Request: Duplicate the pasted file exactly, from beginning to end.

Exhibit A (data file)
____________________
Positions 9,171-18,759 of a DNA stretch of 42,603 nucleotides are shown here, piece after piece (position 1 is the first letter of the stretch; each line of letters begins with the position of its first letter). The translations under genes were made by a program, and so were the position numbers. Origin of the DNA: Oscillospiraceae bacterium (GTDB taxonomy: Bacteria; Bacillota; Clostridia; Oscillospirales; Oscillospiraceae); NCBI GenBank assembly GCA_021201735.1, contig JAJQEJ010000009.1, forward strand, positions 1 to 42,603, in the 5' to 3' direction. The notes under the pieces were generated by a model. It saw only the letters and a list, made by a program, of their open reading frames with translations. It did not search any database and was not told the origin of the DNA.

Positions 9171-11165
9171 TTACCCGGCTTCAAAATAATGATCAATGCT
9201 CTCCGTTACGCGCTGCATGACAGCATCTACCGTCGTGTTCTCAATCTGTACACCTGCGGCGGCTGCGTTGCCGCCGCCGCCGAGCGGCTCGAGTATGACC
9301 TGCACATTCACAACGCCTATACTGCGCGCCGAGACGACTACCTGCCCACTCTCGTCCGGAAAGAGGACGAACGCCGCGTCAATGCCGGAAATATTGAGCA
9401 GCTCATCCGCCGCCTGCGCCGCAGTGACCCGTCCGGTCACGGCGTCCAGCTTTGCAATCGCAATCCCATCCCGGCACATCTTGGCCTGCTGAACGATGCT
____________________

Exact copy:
Positions 9,171-18,759 of a DNA stretch of 42,603 nucleotides are shown here, piece after piece (position 1 is the first letter of the stretch; each line of letters begins with the position of its first letter). The translations under genes were made by a program, and so were the position numbers. Origin of the DNA: Oscillospiraceae bacterium (GTDB taxonomy: Bacteria; Bacillota; Clostridia; Oscillospirales; Oscillospiraceae); NCBI GenBank assembly GCA_021201735.1, contig JAJQEJ010000009.1, forward strand, positions 1 to 42,603, in the 5' to 3' direction. The notes under the pieces were generated by a model. It saw only the letters and a list, made by a program, of their open reading frames with translations. It did not search any database and was not told the origin of the DNA.

Positions 9171-11165
9171 TTACCCGGCTTCAAAATAATGATCAATGCT
9201 CTCCGTTACGCGCTGCATGACAGCATCTACCGTCGTGTTCTCAATCTGTACACCTGCGGCGGCTGCGTTGCCGCCGCCGCCGAGCGGCTCGAGTATGACC
9301 TGCACATTCACAACGCCTATACTGCGCGCCGAGACGACTACCTGCCCACTCTCGTCCGGAAAGAGGACGAACGCCGCGTCAATGCCGGAAATATTGAGCA
9401 GCTCATCCGCCGCCTGCGCCGCAGTGACCCGTCCGGTCACGGCGTCCAGCTTTGCAATCGCAATCCCATCCCGGCACATCTTGGCCTGCTGAACGATGCT